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New in Town

A Real Clunker…eh?

Rating: 1.5 out of 5 stars.

With Valentine’s Day on the horizon comes New in Town, a romantic comedy fronted by Renee Zellweger and Harry Connick Jr. Zellweger plays icy corporate go-getter, Lucy Hill. Hill lives to climb the corporate ladder and her life is seemingly devoid of any substantive relationships as her life revolves solely around work.

All of this changes dramatically when Hill is re-assigned from her office in sunny Miami and sent to bitterly cold Minnesota to downsize a manufacturing plant. Cue all kinds of pratfalls as the Miami corporate drone runs afoul of small town, folksy Minnesotans. New in Town REALLY tries to be funny and occasionally succeeds. However, the overwhelming majority of the humor in the film revolves around her inability to assimilate/understand the Fargo extras she’s getting to know. There are a couple problems with this.

For starters, those playing the locals seem like caricatures and stereotypes rather than actual characters (like those seen in Fargo). So, their overly cutesy Minnesotan quirkiness seems cartoonish and disingenuous. Secondly, given Hill’s relatively lofty corporate position one would assume she’s done challenging gigs like this before and wouldn’t have SUCH a hard time dealing with the locals. In the other words, the "fish out of water" routine is hard to swallow or laugh at.

On the romantic side of the equation, Harry Connick’s Ted Mitchell is the diamond-in-the-rough type that almost invariably will rub someone like Lucy the wrong way. Naturally, sparks fly as these two butt heads on a myriad of occasions only to warm up to each other in a way that is completely predictable. Admittedly, they are not an entirely unpalatable couple.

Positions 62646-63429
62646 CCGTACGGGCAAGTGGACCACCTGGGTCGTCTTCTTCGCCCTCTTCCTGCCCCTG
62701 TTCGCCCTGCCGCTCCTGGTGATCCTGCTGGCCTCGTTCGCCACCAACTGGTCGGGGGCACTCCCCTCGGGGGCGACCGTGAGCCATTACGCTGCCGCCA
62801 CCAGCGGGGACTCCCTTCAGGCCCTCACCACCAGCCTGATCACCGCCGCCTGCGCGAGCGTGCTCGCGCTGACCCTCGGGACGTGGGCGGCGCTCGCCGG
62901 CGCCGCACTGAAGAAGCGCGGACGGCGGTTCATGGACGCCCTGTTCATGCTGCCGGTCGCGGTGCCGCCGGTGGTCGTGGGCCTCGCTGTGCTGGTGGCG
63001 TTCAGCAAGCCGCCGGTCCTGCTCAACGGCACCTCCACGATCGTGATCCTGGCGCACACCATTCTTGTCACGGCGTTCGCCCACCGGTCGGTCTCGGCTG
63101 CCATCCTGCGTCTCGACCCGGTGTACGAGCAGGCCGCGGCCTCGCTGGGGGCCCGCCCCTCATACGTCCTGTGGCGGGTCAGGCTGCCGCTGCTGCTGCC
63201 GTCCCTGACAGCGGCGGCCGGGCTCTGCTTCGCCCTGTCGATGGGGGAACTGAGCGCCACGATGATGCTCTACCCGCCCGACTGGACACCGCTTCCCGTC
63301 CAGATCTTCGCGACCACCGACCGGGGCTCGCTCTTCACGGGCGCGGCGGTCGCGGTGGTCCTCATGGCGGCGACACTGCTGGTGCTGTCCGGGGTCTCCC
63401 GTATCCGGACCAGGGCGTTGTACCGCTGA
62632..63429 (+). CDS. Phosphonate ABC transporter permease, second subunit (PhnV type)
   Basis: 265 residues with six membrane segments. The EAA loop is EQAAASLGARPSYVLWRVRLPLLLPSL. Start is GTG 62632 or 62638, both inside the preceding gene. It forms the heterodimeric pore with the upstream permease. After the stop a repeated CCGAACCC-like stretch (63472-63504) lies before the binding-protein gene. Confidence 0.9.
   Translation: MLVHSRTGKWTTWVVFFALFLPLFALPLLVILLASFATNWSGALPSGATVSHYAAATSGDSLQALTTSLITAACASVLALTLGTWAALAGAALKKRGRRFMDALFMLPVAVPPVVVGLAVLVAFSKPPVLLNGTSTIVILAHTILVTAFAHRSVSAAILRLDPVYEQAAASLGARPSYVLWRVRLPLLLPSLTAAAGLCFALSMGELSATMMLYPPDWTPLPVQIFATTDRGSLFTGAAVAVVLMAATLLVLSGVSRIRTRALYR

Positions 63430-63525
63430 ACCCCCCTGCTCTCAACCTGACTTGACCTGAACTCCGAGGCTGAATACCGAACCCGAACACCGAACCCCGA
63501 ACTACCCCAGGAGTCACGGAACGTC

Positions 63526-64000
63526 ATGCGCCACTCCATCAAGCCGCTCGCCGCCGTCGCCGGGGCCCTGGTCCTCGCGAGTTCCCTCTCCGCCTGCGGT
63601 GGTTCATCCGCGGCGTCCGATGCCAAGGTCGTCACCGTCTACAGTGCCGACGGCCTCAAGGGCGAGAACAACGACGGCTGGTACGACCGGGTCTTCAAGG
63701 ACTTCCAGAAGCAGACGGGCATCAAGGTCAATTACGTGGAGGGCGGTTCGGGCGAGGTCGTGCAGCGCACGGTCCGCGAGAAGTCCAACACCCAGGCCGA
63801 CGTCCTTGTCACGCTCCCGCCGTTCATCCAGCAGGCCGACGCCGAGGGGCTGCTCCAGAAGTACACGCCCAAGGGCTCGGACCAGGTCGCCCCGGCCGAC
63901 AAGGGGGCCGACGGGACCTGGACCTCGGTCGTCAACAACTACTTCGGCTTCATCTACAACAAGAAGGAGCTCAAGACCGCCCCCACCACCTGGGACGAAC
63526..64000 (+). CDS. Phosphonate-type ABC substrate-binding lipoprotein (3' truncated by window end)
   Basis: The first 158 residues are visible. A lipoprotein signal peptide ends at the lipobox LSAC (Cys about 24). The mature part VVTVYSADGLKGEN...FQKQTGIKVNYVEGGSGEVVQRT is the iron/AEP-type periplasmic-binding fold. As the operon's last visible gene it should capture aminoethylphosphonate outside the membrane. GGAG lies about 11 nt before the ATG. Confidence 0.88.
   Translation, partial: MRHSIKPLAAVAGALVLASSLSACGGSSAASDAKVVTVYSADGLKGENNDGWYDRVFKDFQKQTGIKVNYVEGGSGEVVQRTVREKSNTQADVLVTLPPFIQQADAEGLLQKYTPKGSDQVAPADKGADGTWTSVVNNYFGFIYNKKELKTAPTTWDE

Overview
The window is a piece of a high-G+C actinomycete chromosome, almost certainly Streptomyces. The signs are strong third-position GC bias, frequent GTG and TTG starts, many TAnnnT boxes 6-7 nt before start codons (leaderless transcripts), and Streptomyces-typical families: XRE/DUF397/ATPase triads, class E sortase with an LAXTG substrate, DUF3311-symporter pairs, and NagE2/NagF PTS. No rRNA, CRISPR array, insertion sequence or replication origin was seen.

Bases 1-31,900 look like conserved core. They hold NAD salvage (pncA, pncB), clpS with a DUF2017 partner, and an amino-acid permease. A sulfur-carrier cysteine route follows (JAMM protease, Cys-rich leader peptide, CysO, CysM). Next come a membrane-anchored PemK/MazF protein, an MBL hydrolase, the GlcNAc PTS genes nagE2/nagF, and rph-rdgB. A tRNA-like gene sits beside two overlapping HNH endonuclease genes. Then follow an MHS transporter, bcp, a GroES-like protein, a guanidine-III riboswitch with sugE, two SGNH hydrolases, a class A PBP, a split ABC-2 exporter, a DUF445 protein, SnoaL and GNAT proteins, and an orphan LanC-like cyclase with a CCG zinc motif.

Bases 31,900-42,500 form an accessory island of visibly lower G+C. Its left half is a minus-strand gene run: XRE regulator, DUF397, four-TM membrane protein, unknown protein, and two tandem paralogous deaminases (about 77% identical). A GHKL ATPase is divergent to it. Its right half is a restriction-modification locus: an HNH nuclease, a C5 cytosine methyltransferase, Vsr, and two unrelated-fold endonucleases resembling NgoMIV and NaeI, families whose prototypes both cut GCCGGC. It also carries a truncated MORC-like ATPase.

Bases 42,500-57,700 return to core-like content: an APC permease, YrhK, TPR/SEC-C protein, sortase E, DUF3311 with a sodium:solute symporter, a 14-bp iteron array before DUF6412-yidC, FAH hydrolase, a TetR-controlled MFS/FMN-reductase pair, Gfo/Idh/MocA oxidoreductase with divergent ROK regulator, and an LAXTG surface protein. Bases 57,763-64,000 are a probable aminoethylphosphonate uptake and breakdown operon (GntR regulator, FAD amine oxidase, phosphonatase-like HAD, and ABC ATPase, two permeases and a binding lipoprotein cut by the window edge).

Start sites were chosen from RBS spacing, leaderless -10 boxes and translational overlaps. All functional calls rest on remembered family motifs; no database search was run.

But, Zellweger seems like kind of an odd choice for this role. The overwhelming majority of her performances have involved characters who are innately warm and likable. Hill is not entirely unlikable, but it’s really hard to look at Zellweger and see her as a corporate shark willing to shutter a small town manufacturing plant and put a bunch of locals on the unemployment line.

Complementing Zellweger is Harry Connick Jr. who really couldn’t possibly do any worse than his creepy turn in yet another romantic comedy from last year, P.S., I Love You. Connick’s Ted is a relatively charming, ruggedly handsome guy who clearly thinks Lucy is a knockout, but it’s not terribly clear what else draws these two together aside from the fact that they’re both good looking. This may be good for a few rolls in the hay, but a relationship?

The actor who really steals the show and elicits the most laughs is the plant’s foreman, Stu Kopenhafer (J.K. Simmons). Simmons has established himself these past few years as one of the best character actors out there. He never has a big role, but his performances are almost always memorable (Juno, Spiderman, Burn After Reading). Stu manages to play a local Minnesotan and not come across as terribly clichéd. He’s the brightest spot in the film.

At the end of the day, New in Town is the kind of rote, color by numbers romantic comedy that you pretty much always see this time of year. Fortunately, it is at least marginally better than last year’s horrific P.S., I Love You. But, unless you are a die-hard fan of the romantic comedy genre, you will likely be disappointed by this one.